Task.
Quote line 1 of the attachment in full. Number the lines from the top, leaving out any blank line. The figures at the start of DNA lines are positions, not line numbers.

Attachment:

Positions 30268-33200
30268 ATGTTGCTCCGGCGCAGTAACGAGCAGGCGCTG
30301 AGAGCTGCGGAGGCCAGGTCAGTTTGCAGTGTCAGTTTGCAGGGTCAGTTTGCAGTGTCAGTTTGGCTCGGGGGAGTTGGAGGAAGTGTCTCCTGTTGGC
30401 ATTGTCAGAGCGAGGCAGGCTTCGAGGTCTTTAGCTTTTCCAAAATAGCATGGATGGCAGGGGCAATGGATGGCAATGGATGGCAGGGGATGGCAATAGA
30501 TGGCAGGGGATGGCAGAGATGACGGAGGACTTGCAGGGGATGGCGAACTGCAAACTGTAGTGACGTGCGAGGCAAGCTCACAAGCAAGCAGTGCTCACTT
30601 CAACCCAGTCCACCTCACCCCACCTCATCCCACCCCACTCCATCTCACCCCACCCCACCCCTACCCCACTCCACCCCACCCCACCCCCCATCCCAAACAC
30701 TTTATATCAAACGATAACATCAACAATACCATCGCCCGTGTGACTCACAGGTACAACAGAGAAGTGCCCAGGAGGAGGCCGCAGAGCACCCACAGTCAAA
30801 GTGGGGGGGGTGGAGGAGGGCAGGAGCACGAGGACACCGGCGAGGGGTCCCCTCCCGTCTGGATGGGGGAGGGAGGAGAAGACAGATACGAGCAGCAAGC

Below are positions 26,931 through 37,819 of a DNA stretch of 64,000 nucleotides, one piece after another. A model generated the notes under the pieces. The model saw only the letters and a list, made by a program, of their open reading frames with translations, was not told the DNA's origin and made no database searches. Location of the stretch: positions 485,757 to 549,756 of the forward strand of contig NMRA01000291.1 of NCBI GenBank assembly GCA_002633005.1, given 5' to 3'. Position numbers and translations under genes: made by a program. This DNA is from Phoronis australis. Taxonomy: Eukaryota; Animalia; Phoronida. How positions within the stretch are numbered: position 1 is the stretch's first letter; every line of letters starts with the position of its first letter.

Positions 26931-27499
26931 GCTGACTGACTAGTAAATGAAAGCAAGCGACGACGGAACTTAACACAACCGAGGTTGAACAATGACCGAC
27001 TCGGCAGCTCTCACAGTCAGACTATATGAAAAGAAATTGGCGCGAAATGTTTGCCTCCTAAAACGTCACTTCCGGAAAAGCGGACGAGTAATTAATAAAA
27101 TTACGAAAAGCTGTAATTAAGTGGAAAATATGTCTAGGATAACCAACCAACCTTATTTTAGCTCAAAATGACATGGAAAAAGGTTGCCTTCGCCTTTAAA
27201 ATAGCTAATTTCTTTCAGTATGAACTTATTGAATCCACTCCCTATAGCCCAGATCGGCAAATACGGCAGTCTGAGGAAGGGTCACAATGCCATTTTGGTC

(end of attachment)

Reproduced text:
Positions 30268-33200